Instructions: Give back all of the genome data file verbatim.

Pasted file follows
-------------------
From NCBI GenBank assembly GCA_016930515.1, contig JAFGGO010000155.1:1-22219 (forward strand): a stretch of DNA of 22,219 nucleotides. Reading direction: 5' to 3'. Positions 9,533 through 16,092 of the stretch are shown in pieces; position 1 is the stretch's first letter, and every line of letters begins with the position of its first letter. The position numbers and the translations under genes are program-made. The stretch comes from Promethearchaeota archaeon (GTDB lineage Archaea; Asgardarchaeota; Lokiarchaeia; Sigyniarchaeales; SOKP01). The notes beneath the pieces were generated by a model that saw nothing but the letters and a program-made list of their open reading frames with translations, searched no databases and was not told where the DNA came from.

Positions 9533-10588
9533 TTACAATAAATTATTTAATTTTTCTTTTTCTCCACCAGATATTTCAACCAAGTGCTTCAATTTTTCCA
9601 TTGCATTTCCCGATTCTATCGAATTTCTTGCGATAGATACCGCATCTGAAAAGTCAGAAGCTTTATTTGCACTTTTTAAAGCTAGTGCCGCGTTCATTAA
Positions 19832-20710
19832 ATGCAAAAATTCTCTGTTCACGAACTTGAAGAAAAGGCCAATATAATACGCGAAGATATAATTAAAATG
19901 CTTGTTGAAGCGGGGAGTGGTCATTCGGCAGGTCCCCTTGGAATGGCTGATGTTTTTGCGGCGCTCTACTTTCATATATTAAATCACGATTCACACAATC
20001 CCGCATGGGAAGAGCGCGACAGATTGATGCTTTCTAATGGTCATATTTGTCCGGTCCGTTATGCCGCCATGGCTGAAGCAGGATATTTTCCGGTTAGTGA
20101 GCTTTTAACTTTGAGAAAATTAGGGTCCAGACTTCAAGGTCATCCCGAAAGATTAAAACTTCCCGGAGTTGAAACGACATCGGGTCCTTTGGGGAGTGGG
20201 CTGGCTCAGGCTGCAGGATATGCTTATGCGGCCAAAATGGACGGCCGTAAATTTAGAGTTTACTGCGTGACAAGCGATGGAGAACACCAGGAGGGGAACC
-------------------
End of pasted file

From NCBI GenBank assembly GCA_016930515.1, contig JAFGGO010000155.1:1-22219 (forward strand): a stretch of DNA of 22,219 nucleotides. Reading direction: 5' to 3'. Positions 9,533 through 16,092 of the stretch are shown in pieces; position 1 is the stretch's first letter, and every line of letters begins with the position of its first letter. The position numbers and the translations under genes are program-made. The stretch comes from Promethearchaeota archaeon (GTDB lineage Archaea; Asgardarchaeota; Lokiarchaeia; Sigyniarchaeales; SOKP01). The notes beneath the pieces were generated by a model that saw nothing but the letters and a program-made list of their open reading frames with translations, searched no databases and was not told where the DNA came from.

Positions 9533-10588
9533 TTACAATAAATTATTTAATTTTTCTTTTTCTCCACCAGATATTTCAACCAAGTGCTTCAATTTTTCCA
9601 TTGCATTTCCCGATTCTATCGAATTTCTTGCGATAGATACCGCATCTGAAAAGTCAGAAGCTTTATTTGCACTTTTTAAAGCTAGTGCCGCGTTCATTAA
Positions 19832-20710
19832 ATGCAAAAATTCTCTGTTCACGAACTTGAAGAAAAGGCCAATATAATACGCGAAGATATAATTAAAATG
19901 CTTGTTGAAGCGGGGAGTGGTCATTCGGCAGGTCCCCTTGGAATGGCTGATGTTTTTGCGGCGCTCTACTTTCATATATTAAATCACGATTCACACAATC
20001 CCGCATGGGAAGAGCGCGACAGATTGATGCTTTCTAATGGTCATATTTGTCCGGTCCGTTATGCCGCCATGGCTGAAGCAGGATATTTTCCGGTTAGTGA
20101 GCTTTTAACTTTGAGAAAATTAGGGTCCAGACTTCAAGGTCATCCCGAAAGATTAAAACTTCCCGGAGTTGAAACGACATCGGGTCCTTTGGGGAGTGGG
20201 CTGGCTCAGGCTGCAGGATATGCTTATGCGGCCAAAATGGACGGCCGTAAATTTAGAGTTTACTGCGTGACAAGCGATGGAGAACACCAGGAGGGGAACC